Blindsided by SUV boom,
Hyundai Motor trims costs, perks
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[December 26, 2016]
By Hyunjoo Jin
(Reuters) - Headed for a fourth straight annual profit decline, Hyundai
Motor is trimming its cost fat; scaling back on business class flights
and annual family home trips for overseas employees, executives told
The South Korean automaker has been hit by its exposure to weak emerging
markets, and a product line-up that features more sedans than sport
utility vehicles, just as SUVs have become more popular across many
The belt-tightening - which also includes cutting back on printing and
fluorescent light bulbs - aims to buy Hyundai time to prepare new models
and a design revamp.
"We're trying to address a mismatch between the market trend and our
product line-up," said one Hyundai insider, referring to a need for more
SUV models. "That's a longer term plan. For now we're trying to save
every penny," he said, declining to be identified because the plans are
Since October, Hyundai Motor Group executives have taken a 10 percent
pay cut, the first such move in seven years. The number of executives at
Hyundai Motor alone has risen by 44 percent in five years, to 293 last
The group has also downgraded hotel rooms for executive travel, and is
encouraging video conferencing as a cheaper alternative to travel,
"We're in emergency management mode," said another insider, who didn't
want to be named as he is not authorized to speak to the media.
In a response to Reuters for this article, Hyundai Motor said it is
"making various cost-saving efforts", with shrinking global demand and
growing business uncertainty, but did not elaborate.
Other costs, such as low-margin supplier parts and labor at the
heavily-unionized automaker, are tougher to pare back, said Ko Tae-bong,
analyst at Hi Investment & Securities, noting Hyundai needs also to
spend more on research and development in self-driving and other new
While Hyundai remains cash-rich, its costs as a proportion of revenue
have risen for five straight years, to 81 percent so far this year,
regulatory filings show.
"Cutting expenses are stopgap measures, and won't do much to improve its
bottom line," Ko said, calling them more "symbolic".
Hyundai grew quickly after the global financial crisis, with brisk sales
of its Sonata and Elantra sedans. It was the only major automaker to
increase sales in the United States in 2009.
But it has struggled to maintain that momentum as rivals' sales of SUVs
have boomed and emerging market economies have weakened. Hyundai Motor
shares have fallen 40 percent in the past three years, the worst
performer among global automakers.
The automaker's top U.S. executive has resigned, and the South Korea
sales chief and China head have been replaced.
Sales of Hyundai cars, and those of its affiliate Kia Motors, could drop
to 8 million this year, a first decline since Hyundai bought its smaller
domestic rival in 1998, said Ko, the analyst.
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Hyundai Motor's sport utility vehicle (SUV) Tucson is seen at its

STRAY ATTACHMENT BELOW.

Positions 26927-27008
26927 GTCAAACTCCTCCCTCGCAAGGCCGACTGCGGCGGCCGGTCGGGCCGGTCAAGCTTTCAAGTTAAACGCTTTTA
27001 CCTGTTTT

dealership in Seoul, South Korea, December 15, 2016. Picture taken
December 15, 2016. REUTERS/Kim Hong-Ji
For next year, Hyundai-Kia Executive Vice President and research
head Park Hong-jae, expects sales to pick up again. "It was a
difficult year this year. Things will get better," he told reporters
on Thursday, citing recovery in markets such as Brazil and Russia.
Another Hyundai source said the group has trimmed its preliminary
2017 sales target to 8.2 million vehicles, from 8.35 million
forecast in mid-year.
While it looks to manage its staff budget, Hyundai is beefing up its
SUV offerings, freshening up its Sonata sedan, and redirecting
exports from slow-demand markets such as the Middle East to the
In the United States, SUVs accounted for 28 percent of Hyundai's
sales in January-November, up from 23 percent a year earlier,
according to Autodata Corp, but less than half the industry average.
At its plant in Montgomery, Alabama, Hyundai has replaced some
Sonata production with its popular Santa Fe SUV.
Next year, Hyundai will look to plug a gap in its SUV offerings for
developed markets by making a sub-compact model - under the project
name "OS" - in South Korea for sale at home, in the United States
and Europe, people inside the company said. Hyundai makes
sub-compact SUVs locally in China, India and Russia.
"We need that small SUV in the U.S, much sooner than later," Scott
Fink, one of Hyundai's biggest U.S. dealers, told Reuters.
In sedans, Hyundai is pushing sales of bigger, higher-margin models
like the Azera, or Grandeur, and its Genesis luxury line. Its
smaller sedans, including the Elantra and Sonata, have lost ground
to rivals like Honda Motor's Civic, which one Hyundai executive said
has "wowing design".
Hyundai is working on a next generation of cars with "a different
flair" to hit the market from 2019, Luc Donckerwolke, senior vice
president for design, told Reuters on the sidelines of a recent
The biggest holder of Hyundai Motor preferred shares, the
Norway-based Skagen Kon-Tiki fund, expects the automaker to get back
on track over the next couple of years, with new SUVs, recovering
emerging market currencies and better plant utilization.
Knut Harald Nilsson, the fund's lead portfolio manager, reckons
Hyundai's margins should recover to above 7 percent over that
period, from 6 percent earlier this year, but are unlikely to return
to the 10 percent levels of a few years ago "anytime soon".
(Reporting by Hyunjoo Jin; editing by Tony Munroe and Ian Geoghegan)
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